Ensuring Effective Learning through Understanding by Design
This article explores the concept of Understanding by Design, also known as backward design, and how it can be used to ensure effective learning through lesson design. The challenges of teaching for understanding rather than just covering standards are discussed, along with the importance of making lessons meaningful and engaging for students.
- Uploaded on | 3 Views
About Ensuring Effective Learning through Understanding by Design
PowerPoint presentation about 'Ensuring Effective Learning through Understanding by Design'. This presentation describes the topic on This article explores the concept of Understanding by Design, also known as backward design, and how it can be used to ensure effective learning through lesson design. The challenges of teaching for understanding rather than just covering standards are discussed, along with the importance of making lessons meaningful and engaging for students.. The key topics included in this slideshow are Understanding by Design, Backward Design, Effective Learning, Teaching for Understanding, Lesson Design,. Download this presentation absolutely free.
2. Understanding by Design Ensuring Learning through Lesson Design i.e. Backward Design Grant Wiggins and Jay McTighe
3. Big Idea Making Best Practices, Common Practice We teach so that others may understand . Our challenges: Finding time to teach all standards and maintain the rigor (teaching for understanding - not just to cover) Making lessons meaningful Engaging students in the learning process
4. Old saying. If you dont know exactly where you are headed, then any road will get you there.
5. Three Stages of UbD Stage 1: Identify the Desired Results Unpack the learning, prioritize learning goals, determine expectations . Clarify Learning Outcomes Stage 2: Determine Acceptable Evidence Stage 3: Plan learning experiences and instruction
6. Let the main ideas which are introduced into a childs education be few and important, and let them be thrown into every combination possible. -Whitehead, 1929
7. Understanding is the ability to transfer learning to new, different and unique experiences. Wiggins
8. A Big Idea (bottom line) Provides a lens for prioritizing Serves as an organizer for facts, skills and actions focusing on big ideas, helps students see purpose and relevance of pieces Support Transference create coherence Manifest itself in many ways and in many content areas Requires Uncovering - its meaning is abstract, so it must be discovered, constructed or inferred by learners
9. 2nd Component: Essential Questions To question means to lay open, to place in the open. Only a person who has questions can have real understanding. Gadamer, 1994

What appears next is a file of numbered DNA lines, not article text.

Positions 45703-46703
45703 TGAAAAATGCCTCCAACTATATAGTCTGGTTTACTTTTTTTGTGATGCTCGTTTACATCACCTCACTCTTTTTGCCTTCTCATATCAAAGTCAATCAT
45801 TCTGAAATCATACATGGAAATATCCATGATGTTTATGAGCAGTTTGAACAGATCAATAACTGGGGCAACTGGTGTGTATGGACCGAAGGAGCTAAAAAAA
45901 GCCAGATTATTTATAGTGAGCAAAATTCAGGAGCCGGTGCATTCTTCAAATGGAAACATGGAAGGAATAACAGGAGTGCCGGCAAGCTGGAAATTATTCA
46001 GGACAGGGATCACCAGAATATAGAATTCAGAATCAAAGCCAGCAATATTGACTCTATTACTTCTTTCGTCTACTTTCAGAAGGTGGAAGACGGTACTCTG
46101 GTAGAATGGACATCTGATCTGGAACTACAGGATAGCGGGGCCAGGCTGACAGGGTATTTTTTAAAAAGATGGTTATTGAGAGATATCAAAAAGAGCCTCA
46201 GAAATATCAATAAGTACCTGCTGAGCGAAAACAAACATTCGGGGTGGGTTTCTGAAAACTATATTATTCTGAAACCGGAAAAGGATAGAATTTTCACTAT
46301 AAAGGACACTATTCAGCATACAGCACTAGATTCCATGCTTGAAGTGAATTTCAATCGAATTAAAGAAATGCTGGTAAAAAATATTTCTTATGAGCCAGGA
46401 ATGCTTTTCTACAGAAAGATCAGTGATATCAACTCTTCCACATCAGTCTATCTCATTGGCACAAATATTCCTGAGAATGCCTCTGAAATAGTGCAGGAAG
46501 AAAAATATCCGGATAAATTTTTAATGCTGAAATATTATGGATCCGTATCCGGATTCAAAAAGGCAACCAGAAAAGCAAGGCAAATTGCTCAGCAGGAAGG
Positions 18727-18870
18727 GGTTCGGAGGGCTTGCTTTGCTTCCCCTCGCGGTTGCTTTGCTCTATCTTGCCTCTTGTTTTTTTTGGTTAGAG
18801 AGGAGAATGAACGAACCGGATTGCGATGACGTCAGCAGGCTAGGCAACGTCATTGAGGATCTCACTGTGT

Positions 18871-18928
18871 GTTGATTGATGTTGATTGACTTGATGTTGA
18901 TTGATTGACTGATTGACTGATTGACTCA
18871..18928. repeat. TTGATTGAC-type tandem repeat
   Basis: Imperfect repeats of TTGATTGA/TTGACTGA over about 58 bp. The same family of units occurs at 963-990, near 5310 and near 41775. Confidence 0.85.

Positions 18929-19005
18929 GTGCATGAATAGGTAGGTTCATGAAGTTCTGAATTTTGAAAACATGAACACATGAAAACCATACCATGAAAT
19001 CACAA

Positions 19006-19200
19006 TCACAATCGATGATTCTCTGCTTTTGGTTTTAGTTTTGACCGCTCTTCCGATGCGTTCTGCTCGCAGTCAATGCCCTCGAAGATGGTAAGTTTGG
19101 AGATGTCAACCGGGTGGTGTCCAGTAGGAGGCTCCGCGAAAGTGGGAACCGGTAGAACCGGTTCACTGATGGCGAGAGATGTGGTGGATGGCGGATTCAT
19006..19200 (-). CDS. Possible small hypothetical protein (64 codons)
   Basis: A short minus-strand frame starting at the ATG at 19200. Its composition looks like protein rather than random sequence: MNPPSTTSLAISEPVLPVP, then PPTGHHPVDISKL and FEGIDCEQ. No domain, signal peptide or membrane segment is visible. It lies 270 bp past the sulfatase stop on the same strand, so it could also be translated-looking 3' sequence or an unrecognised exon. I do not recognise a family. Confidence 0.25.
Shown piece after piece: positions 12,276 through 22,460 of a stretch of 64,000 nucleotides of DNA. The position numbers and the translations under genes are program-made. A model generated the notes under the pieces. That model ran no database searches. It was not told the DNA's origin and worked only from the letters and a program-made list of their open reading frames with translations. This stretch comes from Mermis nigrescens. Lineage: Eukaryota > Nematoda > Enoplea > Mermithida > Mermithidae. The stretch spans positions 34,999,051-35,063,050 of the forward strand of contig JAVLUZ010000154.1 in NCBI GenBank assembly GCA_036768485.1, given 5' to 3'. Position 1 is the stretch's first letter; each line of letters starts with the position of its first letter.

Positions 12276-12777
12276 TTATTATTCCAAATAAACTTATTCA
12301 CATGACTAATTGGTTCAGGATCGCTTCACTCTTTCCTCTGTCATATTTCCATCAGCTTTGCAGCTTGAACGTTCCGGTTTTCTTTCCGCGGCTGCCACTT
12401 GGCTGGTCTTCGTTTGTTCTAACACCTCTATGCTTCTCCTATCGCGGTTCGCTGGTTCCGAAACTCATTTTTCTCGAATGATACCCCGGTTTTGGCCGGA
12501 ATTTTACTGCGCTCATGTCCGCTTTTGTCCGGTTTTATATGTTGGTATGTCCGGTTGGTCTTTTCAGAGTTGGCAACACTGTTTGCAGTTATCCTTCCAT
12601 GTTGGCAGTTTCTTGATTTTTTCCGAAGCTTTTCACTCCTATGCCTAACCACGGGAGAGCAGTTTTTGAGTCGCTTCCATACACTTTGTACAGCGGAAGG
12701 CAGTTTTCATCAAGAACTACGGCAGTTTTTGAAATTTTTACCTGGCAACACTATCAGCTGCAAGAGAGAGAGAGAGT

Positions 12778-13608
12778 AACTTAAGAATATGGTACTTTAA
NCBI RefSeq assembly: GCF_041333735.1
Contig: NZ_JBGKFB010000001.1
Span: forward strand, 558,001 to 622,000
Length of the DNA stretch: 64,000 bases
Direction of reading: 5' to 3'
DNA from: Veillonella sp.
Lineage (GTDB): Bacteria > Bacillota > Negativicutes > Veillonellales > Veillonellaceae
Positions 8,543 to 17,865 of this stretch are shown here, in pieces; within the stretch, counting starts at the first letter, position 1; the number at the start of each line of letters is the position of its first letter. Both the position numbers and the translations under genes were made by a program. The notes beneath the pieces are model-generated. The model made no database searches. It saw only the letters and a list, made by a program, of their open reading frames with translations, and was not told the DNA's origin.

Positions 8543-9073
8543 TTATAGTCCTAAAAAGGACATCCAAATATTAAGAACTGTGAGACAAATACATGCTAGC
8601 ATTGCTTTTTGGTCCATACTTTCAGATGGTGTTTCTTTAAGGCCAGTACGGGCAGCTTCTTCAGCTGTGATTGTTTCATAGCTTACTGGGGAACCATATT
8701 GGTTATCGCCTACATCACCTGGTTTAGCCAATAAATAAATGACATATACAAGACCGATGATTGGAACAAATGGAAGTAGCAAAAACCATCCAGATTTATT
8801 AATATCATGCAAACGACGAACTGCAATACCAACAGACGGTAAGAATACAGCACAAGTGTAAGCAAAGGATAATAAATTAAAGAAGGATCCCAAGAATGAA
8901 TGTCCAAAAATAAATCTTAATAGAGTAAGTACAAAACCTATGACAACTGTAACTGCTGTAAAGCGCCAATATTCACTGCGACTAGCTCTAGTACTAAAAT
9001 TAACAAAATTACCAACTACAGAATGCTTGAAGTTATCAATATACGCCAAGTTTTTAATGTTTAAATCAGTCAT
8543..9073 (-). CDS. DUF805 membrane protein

10. Essential Questions Have no simple right answer; they are meant to be argued and discussed (discovered, uncovered) Designed to provoke and sustain inquiry Often address the foundational or historical issues of a subject Lead to more questions Naturally come back again when learning Encourage ongoing re-thinking of big ideas, assumptions, prior learning (transference) Could be overarching or topical
11. 3rd Component - Desired Outcomes Determine the Learning Goal (standard) Clarify specifically what the student will know, understand, and be able to do (unpack the standards)
12. Stage 1: Identify the Desired Results Stage 2: Determine Acceptable Evidence What evidence could be used to document and validate the learning that has been achieved Evidence is gathered throughout the learning time - includes formative and not only summative assessments Stage 3: Plan learning experiences and instruction
13. Stage 1: Identify the Desired Results Stage 2: Determine Acceptable Evidence Stage 3: Plan learning experiences and instruction What specific content and skills must be taught to achieve desired results? What is the best way to teach the content and skills? What resources will we need? How much time might be required for learning? "Reduce your plan to writing... The moment you complete this, you will have definitely given concrete form to the intangible desire." - Napoleon Hill
14. Lasting thought . For any subject taught in primary school, we might ask [is it] worth an adults knowing, and whether having known it as a child makes a person a better adult. A negative or ambiguous answer means the material is cluttering up the curriculum. Bruner, 1960
16. UbD - Stage 2 Assessment Evidence
17. Why Assess? Assessments are not just to provide a grade Purpose of assessment: Determine if learner got itGather evidence which demonstrates learning outcomes were achieved Help teachers determine extent of student understanding Guide next steps of instructions Provide appropriate scaffolding/differentiated instruction for students throughout the learning experience Provide feedback to stakeholders (students/parents)
18. Kinds of evidence Continuum of Assessments Informal checks for understanding Observations and dialogues Tests and quizzes Academic prompts Performance tasks
19. Blooms Taxonomy Knowledge Comprehension Application Analysis Synthesis Evaluation Know it Can apply it Heard of it Can teach it Emerging Developing Proficient Advanced 6-Facets of Learning Explain Interpret Self-knowledge Perspective Apply Empathy
20. Stage 3 Designing the Lessons